subjects utterly unsuited to their position 

. expanding his intellect, these tend to 
give the soldier, especially if he be a 
young man — an unduly exalted opinion 
of himself, and induce contempt for the 
position he occupies.” 

However, such objections were over- 
ruled. In the 1850s, schooling was consid- 
ered part of a soldier’s duty, illustrated 
by a standing order: “‘A soldier, after 
being dismissed from drill, shall attend 
school as a duty, until he has been re- 
ported upon as sufficiently advanced in 
reading, writing, and arithmetic.” 

Garrison strength was seldom less than 
1,500 and at times grew to nearly 3,000. 
It was mostly infantry, with the per- 
manent Provincial Cavalry and a large 
detachment of Royal Artillery. In a town 
of 50,000 in the 1840s, great numbers of 
troops made a highly visible impact on 
Montreal social life. When the governor 
changed, troops lined the streets. The fire 


SPRING 1984/McGILL NEWS 11 


Rt 


12 McGILL NEWS/SPRING 1984 


Officer’s winter 
dress 


brigade, raised as a militia unit, would 
also take part in these displays. The 
route of the departing and arriving gover- 
nors would be ablaze with scarlet and 
gleaming brass. Bands played, pipes 
skirled, gunners fired salutes, while the 
Provincial Cavalry and the local militia 
regiment of horse, the Queen’s Light 
Dragoons, rode escort. 

Most parades and reviews took place 
on the Champs de Mars, but bigger mili- 
tary displays, to celebrate the Queen’s 
birthday or the anniversary of Waterloo, 
took place at the large race course at 
Lachine taken over by the military for 
this purpose. These would draw people 
from miles around, who would go to con- 
siderable inconvenience to see the 
gargantuan military displays. 

The arrival of a new unit would be 
marked by a parade on the Champs de 
Mars. Great attention would be paid to 
its drill and the quality of the regimental 
band. The Gazette of the Sutherland 
Highlanders in 1844 stated: “it has a 
body that can be seen to perfection, and 
their particular dress shows to the highest 
advantage,” and added that the band “is 
one of the finest we have heard in a long 
time and will be a great acquisition to 
evening amusements in our good city.” 

That last statement touches on one of 


Officer, sergeant, 
and private of the 
71st Highland Light 
Infantry 


the tensions that arose between the garri- 
son and locals. Montreal musicians com- 
plained that military bands were 
reducing their ballroom work. This of 
course was a small problem when put 
against the Rebellion of 1837 as well as 
the many riots of Irish Lachine Canal 
builders and political battles at election 
time, which often placed the garrison at 
odds with elements of the population. 
There was also the constant irritant of 
having drunk soldiers wandering the 
streets, getting into the usual troubles. 

The military was conscious of this, for- 
ever trying to placate ruffled feathers. As 
Senior comments on the arrival of the 
Highland Light Infantry: “...as the first 
rebellion was over and before the second 
had erupted, its band coquettishly played 
‘Voulez-vous Danser, Mademoiselle’ as 
the troopship neared the wharf where an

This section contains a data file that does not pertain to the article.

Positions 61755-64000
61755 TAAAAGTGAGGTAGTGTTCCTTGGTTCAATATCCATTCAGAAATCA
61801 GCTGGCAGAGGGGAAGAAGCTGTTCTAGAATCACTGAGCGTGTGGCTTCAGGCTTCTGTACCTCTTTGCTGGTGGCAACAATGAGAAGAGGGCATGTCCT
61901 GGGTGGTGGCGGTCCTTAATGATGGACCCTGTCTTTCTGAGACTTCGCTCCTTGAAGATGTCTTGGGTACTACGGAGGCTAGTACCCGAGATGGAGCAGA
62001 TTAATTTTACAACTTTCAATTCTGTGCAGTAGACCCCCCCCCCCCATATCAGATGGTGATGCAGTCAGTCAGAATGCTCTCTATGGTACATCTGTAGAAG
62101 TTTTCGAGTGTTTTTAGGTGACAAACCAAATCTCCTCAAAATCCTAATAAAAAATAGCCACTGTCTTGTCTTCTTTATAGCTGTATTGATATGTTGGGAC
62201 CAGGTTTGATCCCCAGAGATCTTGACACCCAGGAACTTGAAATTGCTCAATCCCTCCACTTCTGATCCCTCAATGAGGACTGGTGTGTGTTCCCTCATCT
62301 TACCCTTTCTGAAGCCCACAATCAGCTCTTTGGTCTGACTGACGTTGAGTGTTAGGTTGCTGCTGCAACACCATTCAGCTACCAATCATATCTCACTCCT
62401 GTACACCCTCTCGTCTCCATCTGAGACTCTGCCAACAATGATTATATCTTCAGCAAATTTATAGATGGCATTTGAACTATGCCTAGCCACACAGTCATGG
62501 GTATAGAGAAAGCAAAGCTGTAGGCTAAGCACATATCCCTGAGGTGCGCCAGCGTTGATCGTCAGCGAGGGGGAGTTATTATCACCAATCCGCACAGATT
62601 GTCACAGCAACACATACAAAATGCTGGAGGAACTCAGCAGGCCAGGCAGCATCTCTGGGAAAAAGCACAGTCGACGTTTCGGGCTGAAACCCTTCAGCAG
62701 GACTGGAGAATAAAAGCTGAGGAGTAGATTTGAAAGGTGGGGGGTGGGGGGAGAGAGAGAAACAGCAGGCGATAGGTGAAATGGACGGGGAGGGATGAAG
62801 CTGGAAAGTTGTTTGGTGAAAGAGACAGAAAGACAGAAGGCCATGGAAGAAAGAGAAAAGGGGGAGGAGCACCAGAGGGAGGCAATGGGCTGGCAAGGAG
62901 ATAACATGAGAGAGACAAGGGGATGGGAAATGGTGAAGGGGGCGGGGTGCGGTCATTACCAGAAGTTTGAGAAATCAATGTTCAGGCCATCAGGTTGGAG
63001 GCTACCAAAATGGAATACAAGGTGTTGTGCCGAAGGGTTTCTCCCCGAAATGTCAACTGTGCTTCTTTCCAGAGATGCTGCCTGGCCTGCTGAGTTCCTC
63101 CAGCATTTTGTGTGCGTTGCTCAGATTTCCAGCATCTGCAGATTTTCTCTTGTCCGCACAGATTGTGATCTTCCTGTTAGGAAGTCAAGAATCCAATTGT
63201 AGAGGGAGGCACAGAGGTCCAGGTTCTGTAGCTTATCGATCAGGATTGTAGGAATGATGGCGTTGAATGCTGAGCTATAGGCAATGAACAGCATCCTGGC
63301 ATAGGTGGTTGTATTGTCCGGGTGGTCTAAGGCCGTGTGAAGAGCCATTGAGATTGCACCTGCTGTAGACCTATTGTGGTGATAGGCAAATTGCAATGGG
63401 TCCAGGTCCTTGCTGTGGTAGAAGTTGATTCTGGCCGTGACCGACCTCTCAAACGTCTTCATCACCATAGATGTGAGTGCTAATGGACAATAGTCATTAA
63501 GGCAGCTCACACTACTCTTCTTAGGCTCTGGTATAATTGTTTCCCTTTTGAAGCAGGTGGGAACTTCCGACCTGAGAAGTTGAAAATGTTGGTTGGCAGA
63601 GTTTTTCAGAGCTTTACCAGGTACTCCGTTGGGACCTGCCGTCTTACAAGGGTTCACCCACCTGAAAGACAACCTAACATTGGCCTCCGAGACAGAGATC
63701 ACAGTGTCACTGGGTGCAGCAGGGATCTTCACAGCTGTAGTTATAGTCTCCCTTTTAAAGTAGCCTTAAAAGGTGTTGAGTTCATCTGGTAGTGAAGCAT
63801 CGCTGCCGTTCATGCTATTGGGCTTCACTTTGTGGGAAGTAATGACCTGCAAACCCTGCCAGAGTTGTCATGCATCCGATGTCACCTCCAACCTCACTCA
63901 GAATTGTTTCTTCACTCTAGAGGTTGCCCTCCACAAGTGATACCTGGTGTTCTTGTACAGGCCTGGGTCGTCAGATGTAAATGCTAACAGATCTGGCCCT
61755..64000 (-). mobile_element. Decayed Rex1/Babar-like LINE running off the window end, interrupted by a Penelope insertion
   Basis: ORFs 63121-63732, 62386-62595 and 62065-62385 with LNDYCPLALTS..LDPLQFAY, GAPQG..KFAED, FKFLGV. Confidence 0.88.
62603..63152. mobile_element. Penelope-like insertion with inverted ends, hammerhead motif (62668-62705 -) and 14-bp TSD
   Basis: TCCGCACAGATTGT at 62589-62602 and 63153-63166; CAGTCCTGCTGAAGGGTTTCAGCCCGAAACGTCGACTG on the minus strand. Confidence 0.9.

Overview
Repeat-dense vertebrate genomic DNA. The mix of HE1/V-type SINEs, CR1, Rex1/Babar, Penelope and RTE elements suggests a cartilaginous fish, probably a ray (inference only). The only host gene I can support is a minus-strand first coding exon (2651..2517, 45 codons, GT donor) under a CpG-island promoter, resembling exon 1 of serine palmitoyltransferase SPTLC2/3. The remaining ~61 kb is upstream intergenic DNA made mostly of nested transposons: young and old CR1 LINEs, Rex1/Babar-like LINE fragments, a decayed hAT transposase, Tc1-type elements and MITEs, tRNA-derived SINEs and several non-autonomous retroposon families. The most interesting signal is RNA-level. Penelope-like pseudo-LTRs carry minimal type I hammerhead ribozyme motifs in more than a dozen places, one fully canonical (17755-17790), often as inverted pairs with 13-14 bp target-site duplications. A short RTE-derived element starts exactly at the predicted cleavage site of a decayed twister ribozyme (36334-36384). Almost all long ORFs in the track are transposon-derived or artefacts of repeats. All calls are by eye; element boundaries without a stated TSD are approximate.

immense crowd on the beach ... cheered 
without end.” 

Local groups, churches, theatres, debat- 
ing clubs, museums, literary historical so- 
cieties actively solicited participation 
from the officers and men of the garri- 
son. The Garrison Amateurs staged innu- 
merable plays and theatricals of a light- 
hearted nature. Debates on whether 
flogging should be abolished in the army, 
or whether mail service should be 


Sergeant of the 15th 
(York, East Riding) 
Regiment of Foot 
(1837-38) 


stopped on the Sabbath, were enthusiasti- 
cally joined by the garrison. The garrison 
has also been credited with the introduc- 
tion of hockey and curling. “Whatever 
the legitimate claims for the military ori- 
gins of the game of hockey,” writes Sen- 
ior, “undoubtedly the military fostered 
curling. By 1840, the city had two curling 
clubs — the Montreal Curling Club ... 
and the Thistle Curling Club.” 

If the British garrison had a complaint 
against the Montreal station, it was the 
costly and “saucy” servants, and the pro- 
pensity of the government to tax amy- 
thing it could, even imposing a levy on 
the import of officers’ uniforms. 

The Caribbean was appreciated for 
cheap, servile servants, but as Buckley 
points out in Slaves in Red Coats, there 
was little else to the liking of the British 
soldier there. Buckley deals with a time 
when the life of the British soldier was 4 
good deal more difficult than it was later 
in the nineteenth century. The thrust of 
his work deals with the purchase, treat- 
ment, and role of the slaves of the West 
Indies Regiments, who had to augment 
the sickly British garrison whose mem- 
bers fell prey to infection and disease, 
particularly yellow fever. Because blacks 
contracted yellow fever as children, they 
had a high resistance to the disease later 


Berkshire Regiment 
of Foot (1838-47) 


in life. Another problem was the general 
ill health of the British soldier during the 
late eighteenth and early nineteenth cen- 
tury. He had been driven into military 
service because of hunger, and on arriv- 
ing to reinforce the West Indies garrison, 
he was further debilitated. As one com- 
mander put it: “(we) only serve to fill the 
hospitals and are sweeped (sic) away by 
the clitiiate.” 

The military business of the day was 
fighting the French in the post-revolu-